In this study two main groups of viscosity measurement techniques are used to measure the viscosity of a simple fluid using Dissipative Particle Dynamics, DPD. In the first method, a microscopic definition of the pressure tensor is used in equilibrium and out of equilibrium to measure the zero-shear viscosity and shear viscosity, respectively. In the second method, a periodic Poiseuille flow and start-up transient shear flow is used and the shear viscosity is obtained from the velocity profiles by a numerical fitting procedure. Using the standard Lees-Edward boundary condition for DPD will result in incorrect velocity profiles at high values of the dissipative parameter. Although this issue was partially addressed in Chatterjee (2007), in this work we present further modifications (Lagrangian approach) to the original LE boundary condition (Eulerian approach) that will fix the deviation from the desired shear rate at high values of the dissipative parameter and decrease the noise to signal ratios in stress measurement while increases the accessible low shear rate window. Also, the thermostat effect of the dissipative and random forces is coupled to the dynamic response of the system and affects the transport properties like the viscosity and diffusion coefficient. We investigated thoroughly the dependency of viscosity measured by both Eulerian and Lagrangian methodologies, as well as numerical fitting procedures and found that all the methods are in quantitative agreement.

  16. Leidenfrost Vapor Layers Reduce Drag without the Crisis in High Viscosity Liquids

    Science.gov (United States)

    Vakarelski, Ivan U.; Berry, Joseph D.; Chan, Derek Y. C.; Thoroddsen, Sigurdur T.

    2016-09-01

    The drag coefficient CD of a solid smooth sphere moving in a fluid is known to be only a function of the Reynolds number Re and diminishes rapidly at the drag crisis around Re ˜3 ×1 05 . A Leidenfrost vapor layer on a hot sphere surface can trigger the onset of the drag crisis at a lower Re. By using a range of high viscosity perfluorocarbon liquids, we show that the drag reduction effect can occur over a wide range of Re, from as low as ˜600 to 1 05. The Navier slip model with a viscosity dependent slip length can fit the observed drag reduction and wake shape.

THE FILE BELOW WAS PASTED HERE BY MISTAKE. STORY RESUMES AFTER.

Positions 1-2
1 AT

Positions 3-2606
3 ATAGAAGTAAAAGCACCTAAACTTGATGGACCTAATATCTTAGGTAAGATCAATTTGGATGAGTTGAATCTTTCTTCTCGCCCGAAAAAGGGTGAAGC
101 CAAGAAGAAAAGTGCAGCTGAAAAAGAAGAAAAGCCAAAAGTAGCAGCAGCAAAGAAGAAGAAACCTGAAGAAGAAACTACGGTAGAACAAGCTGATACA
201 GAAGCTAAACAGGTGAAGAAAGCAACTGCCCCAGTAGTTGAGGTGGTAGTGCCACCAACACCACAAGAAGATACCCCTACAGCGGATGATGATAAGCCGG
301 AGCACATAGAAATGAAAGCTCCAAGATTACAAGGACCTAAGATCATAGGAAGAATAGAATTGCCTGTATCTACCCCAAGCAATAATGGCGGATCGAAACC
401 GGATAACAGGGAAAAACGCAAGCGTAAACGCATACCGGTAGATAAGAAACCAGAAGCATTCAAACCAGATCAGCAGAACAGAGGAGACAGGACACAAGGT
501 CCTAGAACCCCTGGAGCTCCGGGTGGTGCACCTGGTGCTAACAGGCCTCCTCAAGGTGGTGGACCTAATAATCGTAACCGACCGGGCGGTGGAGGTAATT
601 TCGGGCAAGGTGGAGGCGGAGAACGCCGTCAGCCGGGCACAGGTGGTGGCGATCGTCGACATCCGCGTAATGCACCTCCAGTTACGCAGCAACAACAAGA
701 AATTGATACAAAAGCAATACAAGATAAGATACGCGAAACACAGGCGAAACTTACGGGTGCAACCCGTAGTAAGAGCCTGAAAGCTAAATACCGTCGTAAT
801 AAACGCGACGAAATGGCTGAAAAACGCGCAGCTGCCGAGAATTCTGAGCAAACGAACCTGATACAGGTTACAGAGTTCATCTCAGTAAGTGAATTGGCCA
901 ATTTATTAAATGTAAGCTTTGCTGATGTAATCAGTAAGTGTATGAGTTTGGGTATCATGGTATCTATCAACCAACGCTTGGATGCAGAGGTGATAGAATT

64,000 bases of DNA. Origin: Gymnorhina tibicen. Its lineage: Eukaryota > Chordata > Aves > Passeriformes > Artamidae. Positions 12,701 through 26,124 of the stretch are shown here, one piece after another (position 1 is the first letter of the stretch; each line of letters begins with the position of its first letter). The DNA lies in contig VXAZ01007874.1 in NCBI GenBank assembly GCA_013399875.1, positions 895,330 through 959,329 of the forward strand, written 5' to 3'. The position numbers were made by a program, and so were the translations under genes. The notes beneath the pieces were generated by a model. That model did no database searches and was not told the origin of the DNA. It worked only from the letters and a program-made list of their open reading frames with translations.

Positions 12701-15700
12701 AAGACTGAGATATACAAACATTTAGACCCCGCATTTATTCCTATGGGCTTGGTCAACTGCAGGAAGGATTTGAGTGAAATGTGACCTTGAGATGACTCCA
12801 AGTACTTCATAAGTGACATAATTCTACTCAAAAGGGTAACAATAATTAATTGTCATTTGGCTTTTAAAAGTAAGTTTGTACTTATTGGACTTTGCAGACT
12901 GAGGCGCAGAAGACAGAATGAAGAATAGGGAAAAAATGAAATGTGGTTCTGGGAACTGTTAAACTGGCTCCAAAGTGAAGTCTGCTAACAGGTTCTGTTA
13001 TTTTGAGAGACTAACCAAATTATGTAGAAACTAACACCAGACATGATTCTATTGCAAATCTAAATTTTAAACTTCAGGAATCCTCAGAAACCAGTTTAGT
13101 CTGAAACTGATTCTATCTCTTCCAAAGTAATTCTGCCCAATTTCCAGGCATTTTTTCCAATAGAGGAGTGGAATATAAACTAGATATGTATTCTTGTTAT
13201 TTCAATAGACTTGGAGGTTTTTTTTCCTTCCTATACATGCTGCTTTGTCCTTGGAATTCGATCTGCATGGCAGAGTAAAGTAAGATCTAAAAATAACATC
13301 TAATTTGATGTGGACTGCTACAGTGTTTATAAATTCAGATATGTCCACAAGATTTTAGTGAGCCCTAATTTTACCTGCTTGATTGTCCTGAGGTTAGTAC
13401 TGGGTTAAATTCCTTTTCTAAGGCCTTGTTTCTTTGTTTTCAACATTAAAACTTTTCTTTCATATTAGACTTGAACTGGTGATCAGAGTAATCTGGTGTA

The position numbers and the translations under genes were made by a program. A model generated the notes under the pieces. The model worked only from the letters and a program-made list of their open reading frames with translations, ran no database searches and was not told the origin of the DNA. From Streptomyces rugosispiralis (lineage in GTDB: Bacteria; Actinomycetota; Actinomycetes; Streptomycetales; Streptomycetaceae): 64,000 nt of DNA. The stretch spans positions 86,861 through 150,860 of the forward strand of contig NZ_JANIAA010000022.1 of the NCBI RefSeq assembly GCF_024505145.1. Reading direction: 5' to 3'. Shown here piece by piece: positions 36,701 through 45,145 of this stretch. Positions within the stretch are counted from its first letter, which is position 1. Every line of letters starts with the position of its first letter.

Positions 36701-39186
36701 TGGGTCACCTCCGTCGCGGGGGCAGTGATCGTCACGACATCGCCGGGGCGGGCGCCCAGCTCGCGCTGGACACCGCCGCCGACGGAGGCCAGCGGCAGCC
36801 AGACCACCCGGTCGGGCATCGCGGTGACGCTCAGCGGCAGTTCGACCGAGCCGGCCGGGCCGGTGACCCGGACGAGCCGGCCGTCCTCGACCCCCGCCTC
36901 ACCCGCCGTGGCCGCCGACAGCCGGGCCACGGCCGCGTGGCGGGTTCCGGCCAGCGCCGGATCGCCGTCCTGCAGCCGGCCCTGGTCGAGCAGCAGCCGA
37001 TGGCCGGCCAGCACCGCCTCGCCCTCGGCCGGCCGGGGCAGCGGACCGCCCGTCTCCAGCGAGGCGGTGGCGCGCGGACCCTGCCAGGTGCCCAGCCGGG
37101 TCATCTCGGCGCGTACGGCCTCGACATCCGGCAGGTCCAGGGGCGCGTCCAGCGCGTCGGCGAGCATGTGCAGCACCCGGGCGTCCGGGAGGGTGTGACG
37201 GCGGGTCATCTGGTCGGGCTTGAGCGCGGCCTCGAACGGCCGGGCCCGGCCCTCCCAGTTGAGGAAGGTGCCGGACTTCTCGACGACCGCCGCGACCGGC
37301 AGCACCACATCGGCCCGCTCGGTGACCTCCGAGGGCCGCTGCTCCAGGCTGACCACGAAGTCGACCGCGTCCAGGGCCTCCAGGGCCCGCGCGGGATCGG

17. Effects of boundary layer and liquid viscosity and compressible air on sloshing characteristics

    Directory of Open Access Journals (Sweden)

    Zou Chang-Fang

    2015-07-01

    Full Text Available In this paper, numerical investigations for tank sloshing, based on commercial CFD package FLUENT, are performed to study effects of boundary layer grid, liquid viscosity and compressible air on sloshing pressure, wave height and rising time of impact pressure. Also, sloshing experiments for liquids of different viscosity are carried out to validate the numerical results. Through comparison of numerical and experimental results, a computational model including boundary layer grid can predict the sloshing pressure more accurately. Energy dissipation due to viscous friction leads to reduction of sloshing pressure and wave elevation. Sloshing pressure is also reduced because of cushion effect of compressible air. Due to high viscosity damping effect and compressible air effect, the rising time of impact pressure becomes longer. It is also found that liquid viscosity and compressible air influence distribution of dynamic pressure along the vertical tank wall.

  18. Effects of boundary layer and liquid viscosity and compressible air on sloshing characteristics